left_on=[0, 1], right_on=[0, 1], how='outer').fillna(-1)
    df.iloc[:, 2:] = df.iloc[:, 2:].apply(pd.to_numeric, downcast='integer')

print(df)

   0  1   2   3   4   5
0  a  1  10  15  -1  -1
1  a  2  20  20  -1  -1
2  b  1   4  -1  -1  -1
3  c  1   2   2  -1  -1
4  e  2  10  -1  20  20
5  d  1  -1  -1  10  10
6  f  1  -1  -1   1  15

You should not, as a rule, combine strings such as "missing" with numeric types, as this will turn your entire series into object type series. Here we use -1, but you may wish to use NaN with float dtype instead.

|improve this answer|||||
1

Seems like part of what dask dataframes were designed to do (out of memory ops with dataframes). See Best way to join two large datasets in Pandas for example code. Sorry not copying and pasting but don't want to seem like I am trying to take credit from answerer in linked entry.

|improve this answer|||||
0

So, you have 48 dfs with 3 columns each - name, id, and different column for every df.

You don`t must to use merge....

Instead, if you concat all the dfs

df = pd.concat([df1,df2,df3,df4])

You will recieve:

Out[3]: 
   id name  pricepart1  pricepart2  pricepart3  pricepart4
0   1    a        10.0         NaN         NaN         NaN
1   2    a        20.0         NaN         NaN         NaN
2   1    b         4.0         NaN         NaN         NaN
3   1    c         2.0         NaN         NaN         NaN
4   2    e        10.0         NaN         NaN         NaN
0   1    a         NaN        15.0         NaN         NaN
1   2    a         NaN        20.0         NaN         NaN
2   1    c         NaN         2.0         NaN         NaN
0   1    d         NaN         NaN        10.0         NaN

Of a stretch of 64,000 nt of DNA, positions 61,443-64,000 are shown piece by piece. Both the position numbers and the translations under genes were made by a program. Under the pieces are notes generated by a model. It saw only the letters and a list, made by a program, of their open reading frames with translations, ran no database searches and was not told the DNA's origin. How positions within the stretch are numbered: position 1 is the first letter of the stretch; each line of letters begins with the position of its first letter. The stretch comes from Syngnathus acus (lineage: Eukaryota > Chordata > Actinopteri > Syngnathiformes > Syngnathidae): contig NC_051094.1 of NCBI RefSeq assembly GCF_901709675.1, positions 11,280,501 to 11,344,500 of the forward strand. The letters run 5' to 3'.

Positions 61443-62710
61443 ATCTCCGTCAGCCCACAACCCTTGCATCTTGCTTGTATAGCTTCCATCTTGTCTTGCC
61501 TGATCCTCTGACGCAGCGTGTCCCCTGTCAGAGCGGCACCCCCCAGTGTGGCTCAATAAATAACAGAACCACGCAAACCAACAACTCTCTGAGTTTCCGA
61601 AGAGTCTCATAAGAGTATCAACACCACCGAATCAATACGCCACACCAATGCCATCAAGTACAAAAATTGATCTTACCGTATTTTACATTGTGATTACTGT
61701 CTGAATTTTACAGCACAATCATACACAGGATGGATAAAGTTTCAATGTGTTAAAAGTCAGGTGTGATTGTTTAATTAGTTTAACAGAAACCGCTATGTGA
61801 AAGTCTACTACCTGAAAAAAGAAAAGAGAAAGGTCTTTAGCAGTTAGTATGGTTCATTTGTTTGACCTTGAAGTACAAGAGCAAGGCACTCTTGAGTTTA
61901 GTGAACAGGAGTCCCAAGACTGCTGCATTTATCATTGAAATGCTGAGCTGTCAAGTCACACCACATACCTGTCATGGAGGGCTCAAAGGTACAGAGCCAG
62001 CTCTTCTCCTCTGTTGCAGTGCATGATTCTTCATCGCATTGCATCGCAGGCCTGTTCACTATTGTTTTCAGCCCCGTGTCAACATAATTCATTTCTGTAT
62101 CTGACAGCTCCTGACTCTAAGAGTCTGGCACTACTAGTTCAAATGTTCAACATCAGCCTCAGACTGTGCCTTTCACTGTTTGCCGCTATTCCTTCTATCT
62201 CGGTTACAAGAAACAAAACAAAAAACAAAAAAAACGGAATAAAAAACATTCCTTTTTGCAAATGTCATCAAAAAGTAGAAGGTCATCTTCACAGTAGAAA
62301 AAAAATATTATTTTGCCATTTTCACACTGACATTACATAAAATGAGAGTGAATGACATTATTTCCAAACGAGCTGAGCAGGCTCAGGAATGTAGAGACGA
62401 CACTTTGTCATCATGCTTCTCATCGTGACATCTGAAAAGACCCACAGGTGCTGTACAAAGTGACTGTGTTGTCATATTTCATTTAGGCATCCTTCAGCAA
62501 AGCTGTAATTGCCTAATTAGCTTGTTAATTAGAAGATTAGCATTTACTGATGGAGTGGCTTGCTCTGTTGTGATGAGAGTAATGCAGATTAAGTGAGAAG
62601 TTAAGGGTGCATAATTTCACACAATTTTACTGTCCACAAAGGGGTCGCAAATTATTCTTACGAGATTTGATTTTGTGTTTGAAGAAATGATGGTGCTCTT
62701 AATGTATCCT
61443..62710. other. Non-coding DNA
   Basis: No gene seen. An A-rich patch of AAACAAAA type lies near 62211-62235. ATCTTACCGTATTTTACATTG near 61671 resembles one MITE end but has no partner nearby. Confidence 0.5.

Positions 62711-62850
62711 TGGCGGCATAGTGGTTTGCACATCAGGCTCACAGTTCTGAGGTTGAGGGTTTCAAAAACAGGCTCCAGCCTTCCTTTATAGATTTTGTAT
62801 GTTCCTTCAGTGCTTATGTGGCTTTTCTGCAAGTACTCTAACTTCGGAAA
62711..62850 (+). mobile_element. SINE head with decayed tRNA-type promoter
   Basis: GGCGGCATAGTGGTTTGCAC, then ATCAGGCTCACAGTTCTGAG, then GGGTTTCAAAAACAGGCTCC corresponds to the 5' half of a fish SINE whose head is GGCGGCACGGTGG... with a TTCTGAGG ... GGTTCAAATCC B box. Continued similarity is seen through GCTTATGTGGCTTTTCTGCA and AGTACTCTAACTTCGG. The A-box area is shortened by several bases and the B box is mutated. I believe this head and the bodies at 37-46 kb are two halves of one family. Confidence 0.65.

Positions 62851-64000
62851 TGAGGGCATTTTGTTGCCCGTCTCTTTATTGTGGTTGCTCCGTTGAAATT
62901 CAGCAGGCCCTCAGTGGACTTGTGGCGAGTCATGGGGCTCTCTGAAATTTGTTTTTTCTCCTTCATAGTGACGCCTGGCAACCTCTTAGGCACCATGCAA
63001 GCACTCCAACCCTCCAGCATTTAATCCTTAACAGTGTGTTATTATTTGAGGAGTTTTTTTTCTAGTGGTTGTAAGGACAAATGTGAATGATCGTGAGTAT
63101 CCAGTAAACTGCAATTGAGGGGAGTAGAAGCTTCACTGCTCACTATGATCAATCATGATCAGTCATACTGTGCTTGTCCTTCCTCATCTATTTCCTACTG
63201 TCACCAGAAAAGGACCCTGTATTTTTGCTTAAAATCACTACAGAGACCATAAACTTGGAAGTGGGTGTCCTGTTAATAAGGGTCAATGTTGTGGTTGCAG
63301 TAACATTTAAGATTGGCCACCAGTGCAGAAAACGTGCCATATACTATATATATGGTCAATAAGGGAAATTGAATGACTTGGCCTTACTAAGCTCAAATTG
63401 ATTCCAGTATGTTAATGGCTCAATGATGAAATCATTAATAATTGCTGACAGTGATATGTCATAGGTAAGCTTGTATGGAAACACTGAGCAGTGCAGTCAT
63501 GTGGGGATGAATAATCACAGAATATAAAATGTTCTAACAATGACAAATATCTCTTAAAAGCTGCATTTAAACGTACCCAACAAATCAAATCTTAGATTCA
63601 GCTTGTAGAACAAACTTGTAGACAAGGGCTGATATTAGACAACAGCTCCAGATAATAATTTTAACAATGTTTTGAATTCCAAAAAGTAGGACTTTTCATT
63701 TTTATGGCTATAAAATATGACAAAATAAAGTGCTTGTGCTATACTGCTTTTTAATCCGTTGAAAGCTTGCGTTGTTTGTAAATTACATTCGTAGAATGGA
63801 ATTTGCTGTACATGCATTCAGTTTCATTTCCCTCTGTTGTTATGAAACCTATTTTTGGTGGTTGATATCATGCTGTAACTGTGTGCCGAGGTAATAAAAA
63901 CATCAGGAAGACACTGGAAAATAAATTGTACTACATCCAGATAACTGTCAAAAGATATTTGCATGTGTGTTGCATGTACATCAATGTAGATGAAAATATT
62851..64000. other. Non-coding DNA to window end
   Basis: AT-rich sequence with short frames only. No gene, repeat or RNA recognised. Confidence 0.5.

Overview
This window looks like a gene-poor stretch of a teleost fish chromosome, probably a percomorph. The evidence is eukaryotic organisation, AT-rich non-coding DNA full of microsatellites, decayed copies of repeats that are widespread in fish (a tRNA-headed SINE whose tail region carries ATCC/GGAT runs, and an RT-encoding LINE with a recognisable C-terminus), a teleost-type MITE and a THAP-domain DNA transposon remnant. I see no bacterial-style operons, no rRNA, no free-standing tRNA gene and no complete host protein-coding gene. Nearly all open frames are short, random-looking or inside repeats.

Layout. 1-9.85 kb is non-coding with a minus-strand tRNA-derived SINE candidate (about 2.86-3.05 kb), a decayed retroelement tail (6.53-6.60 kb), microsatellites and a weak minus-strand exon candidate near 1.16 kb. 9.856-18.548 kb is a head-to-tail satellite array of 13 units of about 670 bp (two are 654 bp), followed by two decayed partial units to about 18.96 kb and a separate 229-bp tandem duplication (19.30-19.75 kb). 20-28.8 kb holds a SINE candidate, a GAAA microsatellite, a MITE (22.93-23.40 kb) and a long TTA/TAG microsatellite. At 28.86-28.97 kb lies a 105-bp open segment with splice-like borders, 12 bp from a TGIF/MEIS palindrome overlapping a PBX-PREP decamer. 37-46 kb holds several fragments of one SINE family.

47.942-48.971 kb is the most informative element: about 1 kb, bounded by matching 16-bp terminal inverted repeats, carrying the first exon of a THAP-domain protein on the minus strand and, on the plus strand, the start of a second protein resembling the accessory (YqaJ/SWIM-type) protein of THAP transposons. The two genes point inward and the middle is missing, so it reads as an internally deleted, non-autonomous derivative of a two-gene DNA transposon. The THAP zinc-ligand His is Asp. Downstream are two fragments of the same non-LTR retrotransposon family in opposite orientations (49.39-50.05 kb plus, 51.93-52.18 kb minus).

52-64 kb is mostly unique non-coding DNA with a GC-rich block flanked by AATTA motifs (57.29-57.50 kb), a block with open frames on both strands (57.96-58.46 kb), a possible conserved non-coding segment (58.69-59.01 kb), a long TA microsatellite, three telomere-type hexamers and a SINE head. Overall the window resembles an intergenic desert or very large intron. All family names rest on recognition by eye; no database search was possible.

1   2    e         NaN         NaN        20.0         NaN
2   1    f         NaN         NaN         1.0         NaN
0   1    d         NaN         NaN         NaN        10.0
1   2    e         NaN         NaN         NaN        20.0
2   1    f         NaN         NaN         NaN        15.0

Now you can group by name and id and take the sum:

df.groupby(['name','id']).sum().fillna('missing').reset_index()

If you will try it with the 48 dfs you will see it solves the MemoryError:

dfList = []
#To create the 48 DataFrames of size 62245 X 3
for i in range(0, 49):
    dfList.append(pd.DataFrame(np.random.randint(0,100,size=(62245, 3)), columns=['name',  'id',  'pricepart' + str(i + 1)]))

df = pd.concat(dfList)
df.groupby(['name','id']).sum().fillna('missing').reset_index()
|improve this answer|||||
  • This is identical to my answer and worse because it replicates the name and ID column. -1 – cs95 Jun 23 '18 at 16:18
  • Also, nothing was said about a groupby being needed here. – cs95 Jun 23 '18 at 16:19
  • Maybe I wasn`t clear enough. I edited the answer. Did you try to run it with the 48 dfs? It solves the MemoryError... – theletz Jun 23 '18 at 19:19
  • Just because it worked for you doesn't mean it'd work for OP. And that wasn't the point of my last comment, I've already mentioned a concat solution before you did. So if your answer fixes the memory error, so will mine. – cs95 Jun 23 '18 at 19:21